The best source of information about the future position and strength of the high comes from the 500 mb progs, but they take some practice to interpret.  Zonal flow, or a straight E-W path of the jetstream is characteristic of sourtherly and weaker surface highs.  A jetstream with a large “omega block” is characteristic of a strong high.  The next best source of data is the surface data, either from weatherfax or grib files.   Satellite imagery via NOAA APT satellites is fun, but not really of much use in a race in the tropics other than to monitor the position of tropical depressions

Author's Disclaimers

All of the above comments are relevant to typical Transpacs.  There are unusual races in which you have to break the above rules to win.

Pay attention to your boat's polars.  If you are racing a sled, it is worth sailing extra miles to get extra wind, because no matter how hard it blows, a sled will sail still faster if you get more wind.  On the other hand, if you are racing a moderate displacement boat, do not sail any extra miles in order to get more wind than necessary to reach hull speed.  If you sail farther to get more wind,
you will have more fun, but your average speed won't increase enough to pay for the extra distance.

Watch for tropical depressions.  The inverted troughs that extend north of a tropical depression can cause the tradewind direction to shift from normal.  This can make a huge difference as you are picking your approach to the Islands.

Monday, May 4, 2015

Weather Models for Transpac Sailors by Angeline Pendergrass

Weather Models for Transpac Sailors
Angeline Pendergrass

There are a variety of weather and ocean forecast models whose data can be acquired for free.  Below are descriptions of some you are likely to encounter, which will hopefully demystify them a bit. 

1.  Global weather models

GFS (Global Forecast System)
The Global Forecast System, or GFS, is the US’s primary global weather forecast model.  It is global in the sense that it calculates the state of the atmosphere and how it changes everywhere on the planet at every time step, and in that it focuses on large scales.  Its forecasts are used by weather forecasters at the National Weather Service and disseminated in many ways.  It is an old-school model in that it represents the atmosphere in an abstract way, as sine and cosine waves, rather than on a grid as the modern global weather models do and as all regional models do, when it makes calculations.  Of course this is obscured to the user, but it influences the forecasts made by the model.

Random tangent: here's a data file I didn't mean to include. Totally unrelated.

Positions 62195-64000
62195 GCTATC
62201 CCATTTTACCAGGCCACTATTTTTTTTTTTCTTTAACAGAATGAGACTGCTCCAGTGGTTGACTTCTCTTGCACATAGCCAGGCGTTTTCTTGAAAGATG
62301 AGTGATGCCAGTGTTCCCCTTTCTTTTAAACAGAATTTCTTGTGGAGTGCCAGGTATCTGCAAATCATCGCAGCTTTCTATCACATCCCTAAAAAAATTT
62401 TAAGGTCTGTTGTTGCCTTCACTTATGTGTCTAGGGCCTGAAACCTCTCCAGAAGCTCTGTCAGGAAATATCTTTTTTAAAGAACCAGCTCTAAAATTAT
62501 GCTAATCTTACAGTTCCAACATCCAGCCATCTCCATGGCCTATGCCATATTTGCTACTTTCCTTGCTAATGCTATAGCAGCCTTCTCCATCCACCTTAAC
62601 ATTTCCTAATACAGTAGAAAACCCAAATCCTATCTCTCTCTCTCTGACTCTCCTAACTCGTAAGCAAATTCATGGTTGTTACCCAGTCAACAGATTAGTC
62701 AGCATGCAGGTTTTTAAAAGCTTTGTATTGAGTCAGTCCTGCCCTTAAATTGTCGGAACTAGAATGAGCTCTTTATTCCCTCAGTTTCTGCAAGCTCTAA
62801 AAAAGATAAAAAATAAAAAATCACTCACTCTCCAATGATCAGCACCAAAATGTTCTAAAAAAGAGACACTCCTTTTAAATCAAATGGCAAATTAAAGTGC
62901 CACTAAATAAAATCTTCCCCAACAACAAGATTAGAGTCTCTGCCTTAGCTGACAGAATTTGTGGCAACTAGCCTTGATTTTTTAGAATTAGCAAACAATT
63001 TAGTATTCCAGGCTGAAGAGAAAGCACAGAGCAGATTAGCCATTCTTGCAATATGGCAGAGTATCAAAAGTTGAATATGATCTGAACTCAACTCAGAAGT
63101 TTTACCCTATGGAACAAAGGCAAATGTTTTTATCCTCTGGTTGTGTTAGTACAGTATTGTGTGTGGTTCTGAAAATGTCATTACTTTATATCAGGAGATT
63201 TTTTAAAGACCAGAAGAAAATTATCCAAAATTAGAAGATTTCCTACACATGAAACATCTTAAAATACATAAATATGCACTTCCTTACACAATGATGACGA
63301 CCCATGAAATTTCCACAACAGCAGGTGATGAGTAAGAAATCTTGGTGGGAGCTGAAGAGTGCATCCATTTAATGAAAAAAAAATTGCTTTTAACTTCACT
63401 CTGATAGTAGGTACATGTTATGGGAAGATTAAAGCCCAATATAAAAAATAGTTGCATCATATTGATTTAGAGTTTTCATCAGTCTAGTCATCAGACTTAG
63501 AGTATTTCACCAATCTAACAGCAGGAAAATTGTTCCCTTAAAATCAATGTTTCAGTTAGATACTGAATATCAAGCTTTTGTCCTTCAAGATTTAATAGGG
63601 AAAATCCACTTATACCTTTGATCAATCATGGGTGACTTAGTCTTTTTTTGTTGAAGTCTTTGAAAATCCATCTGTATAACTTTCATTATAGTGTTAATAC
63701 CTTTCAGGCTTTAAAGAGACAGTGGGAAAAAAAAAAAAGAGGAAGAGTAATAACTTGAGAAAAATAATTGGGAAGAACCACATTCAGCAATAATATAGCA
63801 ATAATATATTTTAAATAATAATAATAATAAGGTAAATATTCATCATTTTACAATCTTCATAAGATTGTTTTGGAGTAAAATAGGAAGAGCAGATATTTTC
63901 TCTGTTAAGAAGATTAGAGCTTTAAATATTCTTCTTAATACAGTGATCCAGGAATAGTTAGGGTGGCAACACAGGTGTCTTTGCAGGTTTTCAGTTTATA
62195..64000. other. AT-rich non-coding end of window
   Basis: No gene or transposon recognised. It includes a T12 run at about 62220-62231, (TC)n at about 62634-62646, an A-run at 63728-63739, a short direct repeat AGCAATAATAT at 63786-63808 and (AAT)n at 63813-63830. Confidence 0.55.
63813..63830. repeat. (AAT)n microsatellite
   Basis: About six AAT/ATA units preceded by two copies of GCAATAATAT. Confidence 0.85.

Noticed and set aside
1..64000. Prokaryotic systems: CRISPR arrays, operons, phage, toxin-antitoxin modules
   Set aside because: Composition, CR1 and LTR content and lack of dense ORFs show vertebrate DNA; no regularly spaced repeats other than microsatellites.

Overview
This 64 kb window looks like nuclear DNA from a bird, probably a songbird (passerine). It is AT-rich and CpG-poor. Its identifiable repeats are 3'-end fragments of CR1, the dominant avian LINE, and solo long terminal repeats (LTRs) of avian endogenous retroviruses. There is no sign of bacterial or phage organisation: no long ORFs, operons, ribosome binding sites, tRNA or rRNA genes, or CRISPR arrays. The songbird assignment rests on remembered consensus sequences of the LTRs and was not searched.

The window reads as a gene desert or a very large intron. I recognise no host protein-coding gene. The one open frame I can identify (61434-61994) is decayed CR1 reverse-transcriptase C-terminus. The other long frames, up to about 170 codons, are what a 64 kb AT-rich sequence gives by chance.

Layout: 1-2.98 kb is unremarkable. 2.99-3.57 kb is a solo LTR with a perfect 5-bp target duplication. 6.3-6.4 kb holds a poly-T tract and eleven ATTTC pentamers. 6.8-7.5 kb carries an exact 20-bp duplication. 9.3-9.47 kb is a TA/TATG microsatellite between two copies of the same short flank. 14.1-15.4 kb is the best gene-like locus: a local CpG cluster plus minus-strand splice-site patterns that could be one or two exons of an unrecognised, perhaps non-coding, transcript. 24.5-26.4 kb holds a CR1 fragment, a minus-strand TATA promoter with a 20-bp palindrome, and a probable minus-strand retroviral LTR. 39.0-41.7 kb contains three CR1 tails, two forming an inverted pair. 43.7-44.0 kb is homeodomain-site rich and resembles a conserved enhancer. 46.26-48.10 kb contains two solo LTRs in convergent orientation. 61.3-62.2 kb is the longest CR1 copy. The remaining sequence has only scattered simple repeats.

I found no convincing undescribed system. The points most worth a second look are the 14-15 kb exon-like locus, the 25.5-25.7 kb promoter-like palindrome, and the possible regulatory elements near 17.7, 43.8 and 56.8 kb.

By some measures, the GFS isn’t as good as some of the flagship weather forecast models from other countries, like Europe, the UK, and Canada (see Cliff Mass’s blog http://cliffmass.blogspot.com/2014/04/the-us-slips-to-fourth-place-in-global.html).  Hopefully we can turn it around with more computing power and focus on improving the model. 

The latest version, 12.0, has a horizontal resolution around 13 km (7 nmi, the exact resolution varies with latitude) out to the 10 day forecast, and then 35 km (20 nmi) from 10 to 16 days.  In previous versions, the switch to lower resolution happened at a week instead of 10 days.  It uses a much higher resolution SST observational dataset, 5 minutes instead of 1 degree, but because they are observations they are only available before the forecast time.

GFS Ensemble Forecast System (GEFS) and North American Ensemble Forecast System (NAEFS)

An ensemble forecast is a set of model integrations with the same model, each with slightly different initial conditions or model physics.  The goal of an ensemble system is to provide a measure of how certain the forecast is.   The more similar the simulations are, the more confidence we should put in the forecast.   The range or spread across the model integrations is how you can accomplish this (see NCEP’s GEFS-MNSPRD).  It can also visualized with spaghetti plots (see NCEP’s GEFS-SPAG), where one contour is chosen and plotted for each integration.  The messier the spaghetti looks, the less certain the forecast is.  It is a fun exercise to step through a loop of spaghetti plots.  It will start out very clean and smooth and get messier into the future, as the ensemble members diverge and what we can know about the future state of the atmosphere diminishes because of the chaotic nature of atmospheric motions.  This extra information about forecast uncertainty comes at a cost, and that cost is resolution, since NOAA has limited computational power.

The GEFS is an ensemble of 20 runs of the GFS model. The resolution of the GEFS is 55 km (30 nmi) for the first 8 days, and then reduced to about 80 km (40 nmi) out to 16 days.